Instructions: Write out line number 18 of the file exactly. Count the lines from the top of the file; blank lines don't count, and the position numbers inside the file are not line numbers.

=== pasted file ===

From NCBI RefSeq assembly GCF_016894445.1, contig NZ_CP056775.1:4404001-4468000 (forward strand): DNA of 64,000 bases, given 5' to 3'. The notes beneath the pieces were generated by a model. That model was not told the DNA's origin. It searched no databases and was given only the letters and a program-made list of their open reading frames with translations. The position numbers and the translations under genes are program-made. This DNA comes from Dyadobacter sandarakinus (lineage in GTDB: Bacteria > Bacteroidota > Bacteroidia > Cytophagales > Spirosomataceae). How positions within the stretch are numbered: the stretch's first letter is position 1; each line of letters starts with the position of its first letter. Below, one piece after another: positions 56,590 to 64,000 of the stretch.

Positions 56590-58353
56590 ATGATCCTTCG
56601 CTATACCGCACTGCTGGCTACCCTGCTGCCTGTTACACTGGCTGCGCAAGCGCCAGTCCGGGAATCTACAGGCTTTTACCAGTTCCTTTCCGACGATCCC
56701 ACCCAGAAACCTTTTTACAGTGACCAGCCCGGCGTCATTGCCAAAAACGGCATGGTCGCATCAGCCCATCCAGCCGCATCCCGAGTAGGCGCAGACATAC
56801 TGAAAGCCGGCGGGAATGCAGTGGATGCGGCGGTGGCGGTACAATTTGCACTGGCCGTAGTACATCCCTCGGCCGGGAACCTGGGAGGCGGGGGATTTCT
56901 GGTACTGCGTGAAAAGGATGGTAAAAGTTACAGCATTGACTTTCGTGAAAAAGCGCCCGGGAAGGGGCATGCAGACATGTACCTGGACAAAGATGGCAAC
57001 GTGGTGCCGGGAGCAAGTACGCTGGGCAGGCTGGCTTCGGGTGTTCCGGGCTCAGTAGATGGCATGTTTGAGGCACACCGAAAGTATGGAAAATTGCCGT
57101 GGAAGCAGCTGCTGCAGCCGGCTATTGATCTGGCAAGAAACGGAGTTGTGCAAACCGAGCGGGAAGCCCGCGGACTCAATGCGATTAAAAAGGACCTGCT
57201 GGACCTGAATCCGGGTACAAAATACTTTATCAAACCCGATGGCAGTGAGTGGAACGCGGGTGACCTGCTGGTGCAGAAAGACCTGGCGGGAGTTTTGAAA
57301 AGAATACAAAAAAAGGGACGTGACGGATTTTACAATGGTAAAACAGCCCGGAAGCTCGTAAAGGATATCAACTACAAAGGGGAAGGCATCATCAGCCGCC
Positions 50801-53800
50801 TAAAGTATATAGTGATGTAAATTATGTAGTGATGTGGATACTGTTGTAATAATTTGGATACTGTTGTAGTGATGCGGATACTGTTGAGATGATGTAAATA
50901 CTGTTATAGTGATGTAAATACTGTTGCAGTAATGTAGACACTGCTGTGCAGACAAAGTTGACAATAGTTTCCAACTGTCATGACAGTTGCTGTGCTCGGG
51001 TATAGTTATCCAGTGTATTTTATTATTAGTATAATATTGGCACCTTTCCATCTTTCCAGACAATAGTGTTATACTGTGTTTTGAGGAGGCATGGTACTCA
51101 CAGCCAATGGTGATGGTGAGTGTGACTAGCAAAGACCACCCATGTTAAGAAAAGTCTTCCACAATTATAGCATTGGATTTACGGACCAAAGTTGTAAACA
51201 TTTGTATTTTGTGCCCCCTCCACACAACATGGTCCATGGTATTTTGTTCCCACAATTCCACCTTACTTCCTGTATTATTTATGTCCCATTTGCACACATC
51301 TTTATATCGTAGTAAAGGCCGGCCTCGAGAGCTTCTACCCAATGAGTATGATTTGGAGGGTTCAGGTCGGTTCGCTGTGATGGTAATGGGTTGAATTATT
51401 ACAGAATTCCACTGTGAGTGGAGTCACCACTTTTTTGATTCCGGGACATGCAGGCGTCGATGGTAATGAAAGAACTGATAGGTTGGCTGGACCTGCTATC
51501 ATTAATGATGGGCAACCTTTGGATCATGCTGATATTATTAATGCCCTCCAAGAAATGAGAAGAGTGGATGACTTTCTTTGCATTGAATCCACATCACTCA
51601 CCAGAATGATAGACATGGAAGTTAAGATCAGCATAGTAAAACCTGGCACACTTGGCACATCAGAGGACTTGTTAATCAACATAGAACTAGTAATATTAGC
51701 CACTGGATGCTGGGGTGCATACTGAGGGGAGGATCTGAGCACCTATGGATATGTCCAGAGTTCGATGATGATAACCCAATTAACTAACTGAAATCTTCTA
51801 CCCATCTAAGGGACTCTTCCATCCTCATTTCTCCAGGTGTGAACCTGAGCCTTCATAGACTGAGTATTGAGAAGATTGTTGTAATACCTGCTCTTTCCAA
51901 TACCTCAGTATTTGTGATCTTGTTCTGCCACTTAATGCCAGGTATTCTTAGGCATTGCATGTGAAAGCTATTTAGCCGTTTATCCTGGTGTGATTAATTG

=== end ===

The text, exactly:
51301 TTTATATCGTAGTAAAGGCCGGCCTCGAGAGCTTCTACCCAATGAGTATGATTTGGAGGGTTCAGGTCGGTTCGCTGTGATGGTAATGGGTTGAATTATT